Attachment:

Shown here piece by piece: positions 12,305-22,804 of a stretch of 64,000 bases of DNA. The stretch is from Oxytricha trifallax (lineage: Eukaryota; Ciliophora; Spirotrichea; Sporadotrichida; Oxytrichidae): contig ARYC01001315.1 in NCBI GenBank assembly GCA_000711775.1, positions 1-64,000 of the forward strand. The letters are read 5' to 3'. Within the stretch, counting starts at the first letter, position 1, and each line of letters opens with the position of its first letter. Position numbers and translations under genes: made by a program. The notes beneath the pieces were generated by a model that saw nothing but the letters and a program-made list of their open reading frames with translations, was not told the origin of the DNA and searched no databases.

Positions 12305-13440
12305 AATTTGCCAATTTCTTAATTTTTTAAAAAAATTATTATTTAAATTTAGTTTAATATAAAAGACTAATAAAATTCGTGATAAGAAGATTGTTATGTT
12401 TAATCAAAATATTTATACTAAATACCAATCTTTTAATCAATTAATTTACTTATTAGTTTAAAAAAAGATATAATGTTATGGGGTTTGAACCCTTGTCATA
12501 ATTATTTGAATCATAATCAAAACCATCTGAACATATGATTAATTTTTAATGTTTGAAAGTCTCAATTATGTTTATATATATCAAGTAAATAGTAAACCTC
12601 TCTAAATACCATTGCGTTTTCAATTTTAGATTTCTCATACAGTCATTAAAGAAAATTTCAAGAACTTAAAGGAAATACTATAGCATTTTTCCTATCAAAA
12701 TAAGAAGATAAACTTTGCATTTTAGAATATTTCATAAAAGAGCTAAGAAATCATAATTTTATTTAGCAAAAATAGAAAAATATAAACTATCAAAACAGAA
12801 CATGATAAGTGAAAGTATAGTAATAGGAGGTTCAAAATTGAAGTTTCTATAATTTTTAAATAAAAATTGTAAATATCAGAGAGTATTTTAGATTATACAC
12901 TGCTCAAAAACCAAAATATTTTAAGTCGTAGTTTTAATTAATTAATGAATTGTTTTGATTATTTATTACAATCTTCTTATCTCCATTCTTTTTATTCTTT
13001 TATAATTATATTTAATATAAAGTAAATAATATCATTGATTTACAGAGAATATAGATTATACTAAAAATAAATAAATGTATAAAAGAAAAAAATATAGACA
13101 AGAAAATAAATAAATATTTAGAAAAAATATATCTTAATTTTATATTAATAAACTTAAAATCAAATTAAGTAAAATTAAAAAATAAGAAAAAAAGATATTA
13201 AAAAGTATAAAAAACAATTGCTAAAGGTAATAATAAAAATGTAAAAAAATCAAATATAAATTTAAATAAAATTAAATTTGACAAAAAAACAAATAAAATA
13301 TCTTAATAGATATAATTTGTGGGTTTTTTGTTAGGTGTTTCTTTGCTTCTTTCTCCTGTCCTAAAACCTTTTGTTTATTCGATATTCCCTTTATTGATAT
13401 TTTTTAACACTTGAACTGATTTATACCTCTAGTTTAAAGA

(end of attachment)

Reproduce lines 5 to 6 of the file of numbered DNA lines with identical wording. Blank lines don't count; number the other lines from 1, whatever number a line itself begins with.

12501 ATTATTTGAATCATAATCAAAACCATCTGAACATATGATTAATTTTTAATGTTTGAAAGTCTCAATTATGTTTATATATATCAAGTAAATAGTAAACCTC
12601 TCTAAATACCATTGCGTTTTCAATTTTAGATTTCTCATACAGTCATTAAAGAAAATTTCAAGAACTTAAAGGAAATACTATAGCATTTTTCCTATCAAAA